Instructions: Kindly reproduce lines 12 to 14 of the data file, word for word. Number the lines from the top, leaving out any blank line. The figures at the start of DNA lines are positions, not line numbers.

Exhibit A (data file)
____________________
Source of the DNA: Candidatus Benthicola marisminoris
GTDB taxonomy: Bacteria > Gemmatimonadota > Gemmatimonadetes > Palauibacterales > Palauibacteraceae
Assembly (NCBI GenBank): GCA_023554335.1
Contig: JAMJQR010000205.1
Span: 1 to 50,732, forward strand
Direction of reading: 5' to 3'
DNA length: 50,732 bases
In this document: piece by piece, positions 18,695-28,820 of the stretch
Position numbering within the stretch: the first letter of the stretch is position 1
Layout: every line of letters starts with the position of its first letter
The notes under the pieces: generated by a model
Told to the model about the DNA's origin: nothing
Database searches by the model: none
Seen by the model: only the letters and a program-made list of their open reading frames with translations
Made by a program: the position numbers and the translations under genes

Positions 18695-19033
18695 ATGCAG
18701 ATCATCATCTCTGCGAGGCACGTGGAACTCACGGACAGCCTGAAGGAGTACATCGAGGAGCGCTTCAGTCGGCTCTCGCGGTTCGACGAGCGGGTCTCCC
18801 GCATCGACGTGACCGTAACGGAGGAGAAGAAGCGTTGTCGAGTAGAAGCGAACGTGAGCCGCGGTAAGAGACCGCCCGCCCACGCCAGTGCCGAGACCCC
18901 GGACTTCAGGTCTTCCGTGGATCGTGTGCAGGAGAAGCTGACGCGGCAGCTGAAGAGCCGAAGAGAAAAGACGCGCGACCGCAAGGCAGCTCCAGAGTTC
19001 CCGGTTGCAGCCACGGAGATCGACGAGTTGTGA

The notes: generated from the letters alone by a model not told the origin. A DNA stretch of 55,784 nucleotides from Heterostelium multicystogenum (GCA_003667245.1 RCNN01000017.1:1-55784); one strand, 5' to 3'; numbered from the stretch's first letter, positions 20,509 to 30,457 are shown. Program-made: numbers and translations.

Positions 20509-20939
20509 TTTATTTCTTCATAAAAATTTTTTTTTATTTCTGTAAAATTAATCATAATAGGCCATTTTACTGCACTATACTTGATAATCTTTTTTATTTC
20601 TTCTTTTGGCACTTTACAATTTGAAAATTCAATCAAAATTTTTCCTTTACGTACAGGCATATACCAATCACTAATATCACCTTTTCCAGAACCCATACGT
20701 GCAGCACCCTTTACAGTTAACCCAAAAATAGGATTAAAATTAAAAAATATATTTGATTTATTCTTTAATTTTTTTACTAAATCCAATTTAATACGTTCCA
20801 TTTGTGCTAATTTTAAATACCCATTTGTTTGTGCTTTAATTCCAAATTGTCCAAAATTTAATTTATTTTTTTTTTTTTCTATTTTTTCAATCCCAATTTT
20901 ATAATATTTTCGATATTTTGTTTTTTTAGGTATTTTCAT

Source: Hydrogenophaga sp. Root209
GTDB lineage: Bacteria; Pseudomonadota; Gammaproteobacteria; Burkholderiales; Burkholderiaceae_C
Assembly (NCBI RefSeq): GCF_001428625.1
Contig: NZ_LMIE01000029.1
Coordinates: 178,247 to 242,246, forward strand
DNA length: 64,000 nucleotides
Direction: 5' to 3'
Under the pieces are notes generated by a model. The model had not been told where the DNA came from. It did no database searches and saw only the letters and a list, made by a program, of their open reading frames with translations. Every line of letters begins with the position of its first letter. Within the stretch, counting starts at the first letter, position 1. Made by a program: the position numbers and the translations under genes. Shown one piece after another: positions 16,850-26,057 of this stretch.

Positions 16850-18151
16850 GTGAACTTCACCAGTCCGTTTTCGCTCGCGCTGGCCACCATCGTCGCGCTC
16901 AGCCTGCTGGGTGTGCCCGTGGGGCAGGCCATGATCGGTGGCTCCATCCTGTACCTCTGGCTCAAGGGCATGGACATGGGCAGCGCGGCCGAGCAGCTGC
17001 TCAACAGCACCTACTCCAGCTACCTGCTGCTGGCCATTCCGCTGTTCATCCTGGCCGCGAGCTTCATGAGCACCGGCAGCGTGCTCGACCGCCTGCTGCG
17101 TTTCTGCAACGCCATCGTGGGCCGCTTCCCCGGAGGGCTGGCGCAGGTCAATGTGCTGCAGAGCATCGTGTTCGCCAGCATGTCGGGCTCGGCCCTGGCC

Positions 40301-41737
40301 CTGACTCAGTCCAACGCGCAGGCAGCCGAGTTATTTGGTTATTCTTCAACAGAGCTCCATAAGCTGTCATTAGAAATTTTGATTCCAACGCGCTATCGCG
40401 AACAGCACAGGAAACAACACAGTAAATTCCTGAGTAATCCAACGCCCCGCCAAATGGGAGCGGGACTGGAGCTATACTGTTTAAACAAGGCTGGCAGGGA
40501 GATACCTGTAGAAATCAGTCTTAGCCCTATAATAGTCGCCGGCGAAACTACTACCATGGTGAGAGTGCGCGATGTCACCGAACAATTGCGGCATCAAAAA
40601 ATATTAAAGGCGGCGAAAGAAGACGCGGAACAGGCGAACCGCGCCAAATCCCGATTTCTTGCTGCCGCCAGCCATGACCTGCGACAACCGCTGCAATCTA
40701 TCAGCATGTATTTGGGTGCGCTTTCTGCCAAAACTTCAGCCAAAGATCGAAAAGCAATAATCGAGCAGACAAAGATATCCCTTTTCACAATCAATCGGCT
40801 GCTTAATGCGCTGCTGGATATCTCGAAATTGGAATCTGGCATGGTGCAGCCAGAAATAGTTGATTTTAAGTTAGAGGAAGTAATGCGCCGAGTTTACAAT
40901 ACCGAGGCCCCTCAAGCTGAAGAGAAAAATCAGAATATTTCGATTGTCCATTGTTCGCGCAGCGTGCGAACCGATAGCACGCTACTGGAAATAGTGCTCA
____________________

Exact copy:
Told to the model about the DNA's origin: nothing
Database searches by the model: none
Seen by the model: only the letters and a program-made list of their open reading frames with translations